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Trade Liberalization And Labor Shares In China

  • Fariha Kamal
  • Mary E. Lovely
  • Devashish Mitra

We estimate the extent to which firms responded to tariff reductions associated with China’s WTO entry by altering labor’s share of value. Firm-level regressions indicate that firms in industries subject to tariff cuts raised labor’s share relative to economy-wide trends, both through input choices and rent sharing. Labor’s share of value is an estimated 12 percent higher in 2007 than it would be if tariffs had remained at their 1998 levels. There is significant variation across firms: the impact is larger where market access is better and it is influenced by union presence and state ownership.

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File URL: ftp://ftp2.census.gov/ces/wp/2014/CES-WP-14-24.pdf
File Function: First version, 2014
Download Restriction: no

Paper provided by Center for Economic Studies, U.S. Census Bureau in its series Working Papers with number 14-24.

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Length: 51 pages
Date of creation: May 2014
Date of revision:
Handle: RePEc:cen:wpaper:14-24
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  1. Harrison, Ann, 2005. "Has Globalization Eroded Labor’s Share? Some Cross-Country Evidence," MPRA Paper 39649, University Library of Munich, Germany.
  2. Yang, Dennis T. & Chen, Vivian & Monarch, Ryan, 2010. "Rising Wages: Has China Lost Its Global Labor Advantage?," IZA Discussion Papers 5008, Institute for the Study of Labor (IZA).
  3. Jan De Loecker & Pinelopi K. Goldberg & Amit K. Khandelwal & Nina Pavcnik, 2012. "Prices, Markups and Trade Reform," NBER Working Papers 17925, National Bureau of Economic Research, Inc.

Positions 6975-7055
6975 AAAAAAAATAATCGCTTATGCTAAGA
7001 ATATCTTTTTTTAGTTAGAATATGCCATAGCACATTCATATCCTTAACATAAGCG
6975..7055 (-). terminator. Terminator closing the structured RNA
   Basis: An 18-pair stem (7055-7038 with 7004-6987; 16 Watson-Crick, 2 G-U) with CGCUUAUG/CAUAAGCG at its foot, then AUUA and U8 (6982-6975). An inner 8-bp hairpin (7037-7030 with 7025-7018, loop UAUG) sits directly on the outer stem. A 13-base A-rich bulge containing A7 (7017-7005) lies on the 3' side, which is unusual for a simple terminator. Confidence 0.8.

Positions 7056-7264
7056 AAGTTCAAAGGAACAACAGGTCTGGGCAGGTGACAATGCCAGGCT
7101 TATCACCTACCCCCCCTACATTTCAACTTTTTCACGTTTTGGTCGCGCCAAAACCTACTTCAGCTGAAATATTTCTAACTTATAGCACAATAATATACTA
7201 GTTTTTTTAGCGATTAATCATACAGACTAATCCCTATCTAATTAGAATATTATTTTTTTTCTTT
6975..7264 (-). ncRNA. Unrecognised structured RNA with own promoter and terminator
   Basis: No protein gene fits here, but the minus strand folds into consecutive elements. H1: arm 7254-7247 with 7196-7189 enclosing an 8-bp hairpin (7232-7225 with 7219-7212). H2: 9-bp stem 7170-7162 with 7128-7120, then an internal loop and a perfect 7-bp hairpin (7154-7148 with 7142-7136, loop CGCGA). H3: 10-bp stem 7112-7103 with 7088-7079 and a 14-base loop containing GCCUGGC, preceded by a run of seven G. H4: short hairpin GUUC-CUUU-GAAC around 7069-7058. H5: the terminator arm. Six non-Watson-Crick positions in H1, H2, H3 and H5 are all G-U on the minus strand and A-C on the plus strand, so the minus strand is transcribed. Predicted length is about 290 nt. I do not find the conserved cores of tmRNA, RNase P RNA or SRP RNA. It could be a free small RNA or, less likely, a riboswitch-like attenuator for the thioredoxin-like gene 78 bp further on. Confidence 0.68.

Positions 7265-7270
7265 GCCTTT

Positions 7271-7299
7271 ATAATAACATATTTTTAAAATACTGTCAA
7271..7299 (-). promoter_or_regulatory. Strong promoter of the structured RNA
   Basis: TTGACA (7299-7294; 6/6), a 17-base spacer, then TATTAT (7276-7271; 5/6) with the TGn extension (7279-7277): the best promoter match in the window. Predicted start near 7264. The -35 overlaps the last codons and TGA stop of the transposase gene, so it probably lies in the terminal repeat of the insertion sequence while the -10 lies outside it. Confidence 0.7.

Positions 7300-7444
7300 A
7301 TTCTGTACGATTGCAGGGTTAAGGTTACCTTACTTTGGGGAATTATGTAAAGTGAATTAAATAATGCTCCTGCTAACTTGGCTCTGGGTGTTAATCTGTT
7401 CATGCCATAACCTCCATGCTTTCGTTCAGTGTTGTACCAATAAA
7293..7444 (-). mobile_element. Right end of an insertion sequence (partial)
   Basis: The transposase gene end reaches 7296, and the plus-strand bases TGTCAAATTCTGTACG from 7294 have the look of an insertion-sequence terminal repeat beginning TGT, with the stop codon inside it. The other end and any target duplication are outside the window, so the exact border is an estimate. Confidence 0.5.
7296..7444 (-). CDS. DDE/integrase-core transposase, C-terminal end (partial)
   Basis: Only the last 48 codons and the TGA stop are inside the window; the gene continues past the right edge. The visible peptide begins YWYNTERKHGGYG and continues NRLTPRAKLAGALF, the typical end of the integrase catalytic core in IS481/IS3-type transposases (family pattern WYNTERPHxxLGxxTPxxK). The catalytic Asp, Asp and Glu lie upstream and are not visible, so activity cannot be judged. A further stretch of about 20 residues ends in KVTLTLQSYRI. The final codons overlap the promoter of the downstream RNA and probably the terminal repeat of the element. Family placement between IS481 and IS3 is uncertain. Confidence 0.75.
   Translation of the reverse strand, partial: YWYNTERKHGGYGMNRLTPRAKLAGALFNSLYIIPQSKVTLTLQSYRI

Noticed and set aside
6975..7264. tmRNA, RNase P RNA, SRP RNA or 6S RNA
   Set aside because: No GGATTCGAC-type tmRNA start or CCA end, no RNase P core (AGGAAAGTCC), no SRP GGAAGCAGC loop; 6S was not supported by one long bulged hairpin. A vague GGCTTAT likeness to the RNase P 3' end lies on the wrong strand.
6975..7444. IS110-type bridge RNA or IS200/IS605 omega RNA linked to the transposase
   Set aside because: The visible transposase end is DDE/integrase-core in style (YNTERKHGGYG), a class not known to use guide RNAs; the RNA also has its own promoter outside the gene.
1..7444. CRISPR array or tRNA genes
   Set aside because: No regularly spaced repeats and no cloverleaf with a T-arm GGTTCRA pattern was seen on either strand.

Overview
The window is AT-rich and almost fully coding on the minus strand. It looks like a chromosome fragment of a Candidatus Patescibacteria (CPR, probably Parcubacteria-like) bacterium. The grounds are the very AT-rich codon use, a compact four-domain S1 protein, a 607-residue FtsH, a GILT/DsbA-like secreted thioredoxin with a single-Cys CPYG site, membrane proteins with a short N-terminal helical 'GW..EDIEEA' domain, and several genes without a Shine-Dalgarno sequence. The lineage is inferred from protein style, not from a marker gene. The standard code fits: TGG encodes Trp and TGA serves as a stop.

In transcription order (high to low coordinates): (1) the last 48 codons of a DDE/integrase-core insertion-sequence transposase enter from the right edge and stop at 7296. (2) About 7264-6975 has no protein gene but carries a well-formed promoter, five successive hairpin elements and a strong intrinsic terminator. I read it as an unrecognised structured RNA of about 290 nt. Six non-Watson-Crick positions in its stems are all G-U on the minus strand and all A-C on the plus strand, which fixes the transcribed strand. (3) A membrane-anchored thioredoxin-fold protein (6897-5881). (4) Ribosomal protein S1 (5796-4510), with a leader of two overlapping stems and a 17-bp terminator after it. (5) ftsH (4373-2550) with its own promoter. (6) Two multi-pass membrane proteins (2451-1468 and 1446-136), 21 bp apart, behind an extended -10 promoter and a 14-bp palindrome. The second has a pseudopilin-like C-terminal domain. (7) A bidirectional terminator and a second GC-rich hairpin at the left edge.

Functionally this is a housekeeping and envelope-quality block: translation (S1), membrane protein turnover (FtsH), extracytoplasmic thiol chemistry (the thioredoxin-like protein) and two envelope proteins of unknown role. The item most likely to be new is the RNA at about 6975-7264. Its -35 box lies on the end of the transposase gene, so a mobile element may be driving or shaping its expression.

4. Du, Luosha & Harrison, Ann & Jefferson, Gary, 2011. "Do institutions matter for FDI spillovers ? the implications of China's"special characteristics"," Policy Research Working Paper Series 5757, The World Bank.
  5. Hartmut Egger & Udo Kreickemeier, 2007. "Firm Heterogeneity and the Labour Market Effects of Trade Liberalisation," CESifo Working Paper Series 2000, CESifo Group Munich.
  6. Pinelopi Goldberg & Amit Khandelwal & Nina Pavcnik & Petia Topalova, 2009. "Imported Intermediate Inputs and Domestic Product Growth: Evidence from India," Working Papers 1179, Princeton University, Department of Economics, Center for Economic Policy Studies..
  7. Fariha Kamal & Mary E. Lovely, 2013. "Labor Allocation in China: Implicit Taxation of the Heterogeneous Non-State Sector," CESifo Economic Studies, CESifo, vol. 59(4), pages 731-758, December.
  8. Handley, Kyle & Limão, Nuno, 2013. "Policy Uncertainty, Trade and Welfare: Theory and Evidence for China and the U.S," CEPR Discussion Papers 9615, C.E.P.R. Discussion Papers.
  9. Petia Topalova & Amit Khandelwal, 2011. "Trade Liberalization and Firm Productivity: The Case of India," The Review of Economics and Statistics, MIT Press, vol. 93(3), pages 995-1009, August.
  10. Jorge Saba Arbache, 2004. "Does trade liberalization always decrease union bargaining power?," Economia, ANPEC - Associação Nacional dos Centros de Pósgraduação em Economia [Brazilian Association of Graduate Programs in Economics], vol. 5(1), pages 99-121, January-J.
  11. BAI, Chong-En & QIAN, Zhenjie, 2010. "The factor income distribution in China: 1978-2007," China Economic Review, Elsevier, vol. 21(4), pages 650-670, December.
  12. Ahsan, Reshad N. & Mitra, Devashish, 2014. "Trade liberalization and labor's slice of the pie: Evidence from Indian firms," Journal of Development Economics, Elsevier, vol. 108(C), pages 1-16.
  13. Lu, Yi & Tao, Zhigang & Wang, Yijiang, 2010. "Union effects on performance and employment relations: Evidence from China," China Economic Review, Elsevier, vol. 21(1), pages 202-210, March.
  14. Michel Dumont & Glenn Rayp & Peter Willemé, 2006. "Does internationalization affect union bargaining power? An empirical study for five EU countries," Oxford Economic Papers, Oxford University Press, vol. 58(1), pages 77-102, January.
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